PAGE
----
It’s difficult to be too harsh on made-for-TV horror movies.
Once upon a time you might have slyly set the VCR to capture them with the same illicit thrill as an episode of Eurotrash or a rare Channel 5 showing of Christopher Lambert’s Fortress.
Quite what the point of them is now, mind you, where kids can happily torrent snuff films of Belarussian dissidents being tortured in basements, it’s difficult to be sure. Especially in the case of Dead Souls, adapted from the book by Bram Stoker Award finalist Michael Laimo for cable horror channel Chiller, whose target audience are presumably old enough to drink whiskey and fondle handguns while watching A Serbian Film.
Within minutes, Dead Souls banishes most contemporary cynicism, being – once you get past the surprisingly graphic and effective opening sequence of a family being murdered one by one by the pastor head of the household – a pleasingly daft Nineties style supernatural horror in the mould of the bloodless Fallen or elaborately overcooked Stigmata, with a side helping of teen angst alienation horror.
Surly teen Johnny (The Amityville Horror’s Jesse James) receives a letter revealing him to be the surviving offspring from the gristly prologue – then a baby and unable to remember his family and true horrific fate that befell them. We of course remember it full well, and knowing he’s needed to complete some sort of ancient ritual doesn’t half strip any of the tension out of that first ponderous introduction to his hometown and abandoned farmstead, because we’re already implicitly aware of the threat.
Despite his hard line religious upbringing, he doesn’t really mention God much, even when confronted by the blasphemous ritual once attempted by his father or the spirits of his parents which turn supporting characters into unkillable murder mannequins.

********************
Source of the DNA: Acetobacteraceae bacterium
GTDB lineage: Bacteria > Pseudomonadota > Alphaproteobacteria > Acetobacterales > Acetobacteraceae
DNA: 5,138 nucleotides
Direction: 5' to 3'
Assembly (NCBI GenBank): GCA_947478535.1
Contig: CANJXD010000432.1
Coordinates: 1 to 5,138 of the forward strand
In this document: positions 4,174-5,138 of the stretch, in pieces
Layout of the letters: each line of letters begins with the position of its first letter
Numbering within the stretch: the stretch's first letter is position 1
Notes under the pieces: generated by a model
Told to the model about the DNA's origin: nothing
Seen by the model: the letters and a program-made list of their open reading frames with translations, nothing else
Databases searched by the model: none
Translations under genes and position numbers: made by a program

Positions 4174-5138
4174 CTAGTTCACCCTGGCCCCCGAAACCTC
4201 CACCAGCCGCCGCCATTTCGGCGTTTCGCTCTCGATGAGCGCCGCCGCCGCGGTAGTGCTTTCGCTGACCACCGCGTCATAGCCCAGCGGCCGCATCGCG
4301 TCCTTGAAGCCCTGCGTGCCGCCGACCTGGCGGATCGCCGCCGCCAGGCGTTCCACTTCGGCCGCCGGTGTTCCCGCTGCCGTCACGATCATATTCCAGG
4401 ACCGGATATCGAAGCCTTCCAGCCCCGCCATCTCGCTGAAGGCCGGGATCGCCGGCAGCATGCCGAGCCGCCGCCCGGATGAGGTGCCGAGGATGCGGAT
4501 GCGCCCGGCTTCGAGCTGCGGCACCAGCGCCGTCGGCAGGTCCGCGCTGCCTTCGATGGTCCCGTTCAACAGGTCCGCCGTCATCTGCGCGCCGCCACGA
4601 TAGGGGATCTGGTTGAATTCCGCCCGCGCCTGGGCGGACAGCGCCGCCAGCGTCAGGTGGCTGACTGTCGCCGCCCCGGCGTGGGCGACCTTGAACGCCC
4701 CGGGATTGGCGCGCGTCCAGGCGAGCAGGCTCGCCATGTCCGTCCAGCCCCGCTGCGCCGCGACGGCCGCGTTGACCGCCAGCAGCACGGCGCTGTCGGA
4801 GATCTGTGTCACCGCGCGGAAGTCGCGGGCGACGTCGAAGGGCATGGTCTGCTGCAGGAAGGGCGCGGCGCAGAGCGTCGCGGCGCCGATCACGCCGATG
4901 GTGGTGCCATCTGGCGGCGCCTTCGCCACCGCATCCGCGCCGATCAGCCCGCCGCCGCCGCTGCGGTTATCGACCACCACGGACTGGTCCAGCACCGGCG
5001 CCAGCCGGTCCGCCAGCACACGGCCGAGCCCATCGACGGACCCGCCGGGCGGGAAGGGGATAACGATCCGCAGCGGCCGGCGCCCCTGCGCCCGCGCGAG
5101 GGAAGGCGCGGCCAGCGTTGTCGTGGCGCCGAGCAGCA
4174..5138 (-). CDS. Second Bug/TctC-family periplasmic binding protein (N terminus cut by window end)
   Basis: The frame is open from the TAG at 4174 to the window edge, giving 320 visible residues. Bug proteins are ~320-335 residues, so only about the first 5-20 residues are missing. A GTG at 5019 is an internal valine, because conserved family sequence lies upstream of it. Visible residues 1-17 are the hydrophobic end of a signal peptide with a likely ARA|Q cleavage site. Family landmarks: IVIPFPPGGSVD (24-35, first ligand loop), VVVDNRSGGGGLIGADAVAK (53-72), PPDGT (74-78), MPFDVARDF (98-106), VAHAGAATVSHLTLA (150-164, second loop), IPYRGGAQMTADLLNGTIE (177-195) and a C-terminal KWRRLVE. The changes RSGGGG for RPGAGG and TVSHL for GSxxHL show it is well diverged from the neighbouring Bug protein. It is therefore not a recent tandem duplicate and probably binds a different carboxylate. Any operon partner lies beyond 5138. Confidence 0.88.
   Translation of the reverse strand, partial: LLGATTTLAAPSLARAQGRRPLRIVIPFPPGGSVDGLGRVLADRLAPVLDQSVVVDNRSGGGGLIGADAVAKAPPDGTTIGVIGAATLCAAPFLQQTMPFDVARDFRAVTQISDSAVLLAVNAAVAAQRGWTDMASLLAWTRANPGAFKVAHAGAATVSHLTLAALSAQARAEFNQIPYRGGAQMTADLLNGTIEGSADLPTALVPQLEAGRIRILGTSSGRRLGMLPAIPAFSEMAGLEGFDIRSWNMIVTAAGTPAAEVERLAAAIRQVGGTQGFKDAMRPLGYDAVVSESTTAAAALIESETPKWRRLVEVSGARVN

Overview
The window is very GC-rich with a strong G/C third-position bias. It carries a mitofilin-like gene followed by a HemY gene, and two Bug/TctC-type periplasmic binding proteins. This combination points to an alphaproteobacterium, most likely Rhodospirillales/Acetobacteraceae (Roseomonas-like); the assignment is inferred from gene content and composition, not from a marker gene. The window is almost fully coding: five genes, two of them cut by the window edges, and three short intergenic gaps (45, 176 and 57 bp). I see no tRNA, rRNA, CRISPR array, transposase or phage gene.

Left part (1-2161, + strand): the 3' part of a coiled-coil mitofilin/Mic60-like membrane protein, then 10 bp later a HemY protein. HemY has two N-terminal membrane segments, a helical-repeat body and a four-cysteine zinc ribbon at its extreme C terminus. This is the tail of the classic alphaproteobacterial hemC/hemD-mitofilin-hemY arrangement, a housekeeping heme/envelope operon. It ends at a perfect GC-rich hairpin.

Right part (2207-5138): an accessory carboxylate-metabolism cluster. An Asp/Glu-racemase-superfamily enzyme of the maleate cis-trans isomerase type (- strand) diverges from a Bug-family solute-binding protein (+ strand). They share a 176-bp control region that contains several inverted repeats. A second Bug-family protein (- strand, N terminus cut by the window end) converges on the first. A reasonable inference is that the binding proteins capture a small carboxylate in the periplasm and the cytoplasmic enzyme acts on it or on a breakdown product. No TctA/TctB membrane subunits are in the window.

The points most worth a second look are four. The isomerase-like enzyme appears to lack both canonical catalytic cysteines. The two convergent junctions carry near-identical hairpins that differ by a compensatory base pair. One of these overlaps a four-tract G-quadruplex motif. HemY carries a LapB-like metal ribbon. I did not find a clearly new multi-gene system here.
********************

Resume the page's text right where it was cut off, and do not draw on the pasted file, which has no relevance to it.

He also has awkward Nineties movie sex, shy of only a spot of hand clasping and some saxophone, with well groomed runaway Emma (Caprica’s Magda Apanowicz) who was living in his ancestral home, despite the fact he doesn’t appear to have ever spoken to a woman who wasn’t his sour faced, piss-guzzling mother or a wizened old nun at his preppy Catholic boys school.
Poor narrative logic, reheated cliches, and mediocre acting are by no means unique to made-for-TV movies – they’re the three-headed albatross horror has had slung around its neck for decades now, but the low production values emphasise the flaws in a way that a bit of big dumb Platinum Dunes gloss and pumping nu-metal soundtrack would help disguise them.
The modesty of the setting, in which a road with occasional passing traffic can be found yards from the not-at-all-isolated, but apparently too-far-to-get-help creepy murder house, and the constraints and flatness of the direction – it’s never night, just overcast – and there’s never enough detail to adequately fill the frame. Where average gives way to truly laughable is in the climax, in which the house is somehow effectively besieged by two zombies, and a tired Bill Moseley (House Of A 1,000 Corpses) shows up to deliver a graceless adrenalin shot of exposition.
Dead Souls, then, is fairly rubbish, but no more rubbish than the vast majority of similar films churned out on a regular basis, and there’s something oddly endearing about its modest cash’n’carry cheapness and sheer determination to tell such an ambitious and provocative story on a cable budget.
You would have totally taped this had it been made 25 years ago, and you might even enjoy it now.